by Martin Guevara
HAVANA TIMES — It would say it was funny if I didn’t find the situation so disgusting.
Raul Castro says that, in 2018, after nearly sixty years of authoritarian and repressive rule, he will step down (not specifying who he will pass the torch to), as though he were offering people a gift. What’s more – and pay attention – he says he would like to visit Miami!
At this point, even the Guinness Book should acknowledge that he, like his brother Fidel, not only holds a record in human rights violations but is also one of the shameless people humanity has ever known, in terms of utter, barefaced forwardness.
Very few things about dictators and despots can truly surprise us these days, but it seems as though the degree of surprise can vary from dictator to dictator.
I know many people respected in their social milieu, endowed with a “left-wing” disposition, who would have long taken up activism (or retreated to the bowels of some bar) to condemn the system’s tyrannical and fascist oppression, if they were told that Eisenhower – not Obama, Bush, Clinton, Reagan, Ford, Carter, Nixon or Kennedy -, that is to say, the president the United States had in 1959, were still alive and, surrounded by his great (adult) grandchildren, announcing, as a kind of personal favor to the people, as big news, that he was willing to relinquish his absolute power in three years.
I would expect the same reaction were I to say, in Argentina, that an aged Arturo Frondizi, who was president in 1959 (and was followed by sixteen constitutional presidents and seven military juntas) were still in power, or that De Gaulle were announcing, today, that, if he feels like it, and everyone behaves, he will soon step down.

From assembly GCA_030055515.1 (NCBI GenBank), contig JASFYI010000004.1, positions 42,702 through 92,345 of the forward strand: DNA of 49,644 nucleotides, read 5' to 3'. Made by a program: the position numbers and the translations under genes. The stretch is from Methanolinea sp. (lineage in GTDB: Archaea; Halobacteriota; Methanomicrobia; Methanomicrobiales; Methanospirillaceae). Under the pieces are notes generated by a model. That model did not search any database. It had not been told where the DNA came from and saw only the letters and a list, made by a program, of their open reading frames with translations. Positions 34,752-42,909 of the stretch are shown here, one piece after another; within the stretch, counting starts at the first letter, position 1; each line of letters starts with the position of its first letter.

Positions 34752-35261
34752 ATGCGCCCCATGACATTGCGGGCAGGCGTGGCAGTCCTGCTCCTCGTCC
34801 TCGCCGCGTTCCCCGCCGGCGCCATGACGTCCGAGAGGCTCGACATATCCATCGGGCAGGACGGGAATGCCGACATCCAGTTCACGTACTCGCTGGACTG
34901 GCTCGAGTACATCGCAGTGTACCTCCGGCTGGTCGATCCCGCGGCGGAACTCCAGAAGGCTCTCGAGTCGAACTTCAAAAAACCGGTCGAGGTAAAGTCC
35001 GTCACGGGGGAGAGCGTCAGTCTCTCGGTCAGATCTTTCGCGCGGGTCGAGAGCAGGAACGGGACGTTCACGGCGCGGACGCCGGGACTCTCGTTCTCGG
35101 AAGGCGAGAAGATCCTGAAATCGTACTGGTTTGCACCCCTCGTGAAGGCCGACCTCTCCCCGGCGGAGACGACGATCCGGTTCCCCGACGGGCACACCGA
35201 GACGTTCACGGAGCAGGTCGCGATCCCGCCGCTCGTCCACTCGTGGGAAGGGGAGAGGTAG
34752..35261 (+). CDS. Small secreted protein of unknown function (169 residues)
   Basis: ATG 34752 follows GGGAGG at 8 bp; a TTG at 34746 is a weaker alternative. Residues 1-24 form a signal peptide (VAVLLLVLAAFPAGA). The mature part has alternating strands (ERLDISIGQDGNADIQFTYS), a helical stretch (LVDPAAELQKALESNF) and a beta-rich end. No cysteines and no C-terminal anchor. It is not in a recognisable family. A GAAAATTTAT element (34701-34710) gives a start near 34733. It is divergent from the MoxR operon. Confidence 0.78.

What mechanism is at work here to make these same “pseudo-leftists” and much of public opinion greet Raul Castro’s announcement that he will likely step down after fifty-nine years of absolute power (without any opposition and plenty of human rights violations) with shameful complacency, and to offer reactions that go from sympathy to the feeling that it is probably not as noxious for those who have no choice but to suffer this rule?
It is probably the same mechanism that keeps them from showing any solidarity towards the prisoners of conscience in socialist countries and from showing copious sympathy for political prisoners in regimes at the opposite end of the spectrum.
Is this a curious or downright shameful fact?